means for receiving local auxiliary data; and
means for incorporating said local auxiliary data into said plurality of screen savers in said screen saver library.
5. The system as claimed in claim 1, wherein said display screen is a cathode ray tube television screen.
6. The system as claimed in claim 1, wherein said display screen is one of:
a projection television display screen, a flat panel television screen, a liquid crystal display screen, a light emitting diode screen, an organic chemical display screen, and a mirror display screen.
7. A system for minimizing screen burn in a display screen in a video display apparatus when said display screen displays a video image that does not occupy the entire area of the display screen, said system comprising:
video image processing circuitry for formatting a received video signal to display an active image of said video signal on a portion of said display screen, and for displaying a screen saver on portions of said display screen that are not occupied by said formatted active image,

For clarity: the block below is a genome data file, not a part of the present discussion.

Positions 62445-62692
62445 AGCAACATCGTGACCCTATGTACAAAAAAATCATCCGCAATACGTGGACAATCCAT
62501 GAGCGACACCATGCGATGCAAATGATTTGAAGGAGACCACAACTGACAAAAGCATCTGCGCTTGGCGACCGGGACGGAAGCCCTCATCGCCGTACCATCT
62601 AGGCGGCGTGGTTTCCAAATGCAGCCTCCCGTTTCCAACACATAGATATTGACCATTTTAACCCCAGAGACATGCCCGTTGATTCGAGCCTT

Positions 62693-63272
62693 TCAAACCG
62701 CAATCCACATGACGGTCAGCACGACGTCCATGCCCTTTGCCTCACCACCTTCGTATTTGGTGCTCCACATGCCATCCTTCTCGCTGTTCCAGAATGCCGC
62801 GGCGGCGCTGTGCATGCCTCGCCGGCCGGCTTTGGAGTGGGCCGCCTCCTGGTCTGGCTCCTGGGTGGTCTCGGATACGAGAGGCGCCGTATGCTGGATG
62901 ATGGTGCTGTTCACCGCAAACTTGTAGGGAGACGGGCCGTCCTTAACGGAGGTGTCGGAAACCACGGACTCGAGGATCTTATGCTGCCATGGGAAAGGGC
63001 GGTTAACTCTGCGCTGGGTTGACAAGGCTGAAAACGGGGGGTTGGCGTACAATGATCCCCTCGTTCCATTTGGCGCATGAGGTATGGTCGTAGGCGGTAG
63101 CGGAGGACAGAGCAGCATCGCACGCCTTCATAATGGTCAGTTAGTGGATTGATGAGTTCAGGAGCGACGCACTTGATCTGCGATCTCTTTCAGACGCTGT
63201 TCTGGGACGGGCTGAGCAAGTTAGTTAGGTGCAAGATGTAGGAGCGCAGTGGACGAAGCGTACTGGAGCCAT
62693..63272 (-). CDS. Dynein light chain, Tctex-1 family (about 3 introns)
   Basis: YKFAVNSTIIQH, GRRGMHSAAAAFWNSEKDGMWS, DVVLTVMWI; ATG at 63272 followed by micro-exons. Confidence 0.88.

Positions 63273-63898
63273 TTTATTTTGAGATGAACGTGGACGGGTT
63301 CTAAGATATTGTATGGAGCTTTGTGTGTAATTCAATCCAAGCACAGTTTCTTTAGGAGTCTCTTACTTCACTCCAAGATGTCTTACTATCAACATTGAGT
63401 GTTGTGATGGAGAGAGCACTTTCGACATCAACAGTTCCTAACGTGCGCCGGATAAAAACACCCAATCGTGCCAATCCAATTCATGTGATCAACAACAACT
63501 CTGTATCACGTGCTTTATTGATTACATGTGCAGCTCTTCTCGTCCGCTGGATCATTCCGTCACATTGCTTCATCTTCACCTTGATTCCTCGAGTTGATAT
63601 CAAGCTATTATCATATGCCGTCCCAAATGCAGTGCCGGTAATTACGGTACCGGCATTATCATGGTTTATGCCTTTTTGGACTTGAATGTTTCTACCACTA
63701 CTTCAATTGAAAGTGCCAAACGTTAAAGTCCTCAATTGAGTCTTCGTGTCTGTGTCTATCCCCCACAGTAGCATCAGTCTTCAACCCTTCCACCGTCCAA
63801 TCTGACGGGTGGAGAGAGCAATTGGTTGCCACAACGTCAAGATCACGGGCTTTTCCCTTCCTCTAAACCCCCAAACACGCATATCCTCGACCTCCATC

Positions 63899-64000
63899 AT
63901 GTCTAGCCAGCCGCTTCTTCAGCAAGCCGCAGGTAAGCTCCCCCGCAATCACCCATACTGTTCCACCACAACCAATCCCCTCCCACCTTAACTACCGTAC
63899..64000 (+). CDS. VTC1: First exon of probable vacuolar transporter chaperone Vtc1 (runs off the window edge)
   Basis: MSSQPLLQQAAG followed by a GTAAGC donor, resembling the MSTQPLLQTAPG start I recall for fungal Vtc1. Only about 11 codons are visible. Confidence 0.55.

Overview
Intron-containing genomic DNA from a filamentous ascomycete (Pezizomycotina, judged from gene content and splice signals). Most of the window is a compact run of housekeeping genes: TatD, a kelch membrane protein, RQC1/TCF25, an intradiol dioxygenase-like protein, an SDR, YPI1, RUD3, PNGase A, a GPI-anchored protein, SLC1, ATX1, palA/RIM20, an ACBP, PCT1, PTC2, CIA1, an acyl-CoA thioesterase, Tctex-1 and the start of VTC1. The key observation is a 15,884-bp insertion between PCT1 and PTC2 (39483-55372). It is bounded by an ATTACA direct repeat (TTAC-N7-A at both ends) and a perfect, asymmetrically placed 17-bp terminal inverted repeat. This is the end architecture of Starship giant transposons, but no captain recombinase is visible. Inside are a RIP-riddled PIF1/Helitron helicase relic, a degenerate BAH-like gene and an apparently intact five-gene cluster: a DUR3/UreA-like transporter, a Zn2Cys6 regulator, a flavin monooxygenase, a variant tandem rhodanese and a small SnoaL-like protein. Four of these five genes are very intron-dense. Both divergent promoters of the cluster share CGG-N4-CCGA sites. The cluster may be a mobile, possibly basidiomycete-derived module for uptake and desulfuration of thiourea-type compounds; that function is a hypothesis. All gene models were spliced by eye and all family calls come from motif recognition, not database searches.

wherein said video image processing circuitry comprises a screen saver library for providing a screen saver from a plurality of screen savers, each screen saver in said plurality of screen savers occupying portions of said display screen not occupied by an active image,
wherein said video image processing circuitry comprises:
a detection circuit for receiving a video signal and image format information of an active image of said video signal;
a video formatter coupled to said detection circuit for comparing the image format of said active image with the image format of said display screen, and, in response to said comparison, for formatting said active image to position said active image for display on said display screen; and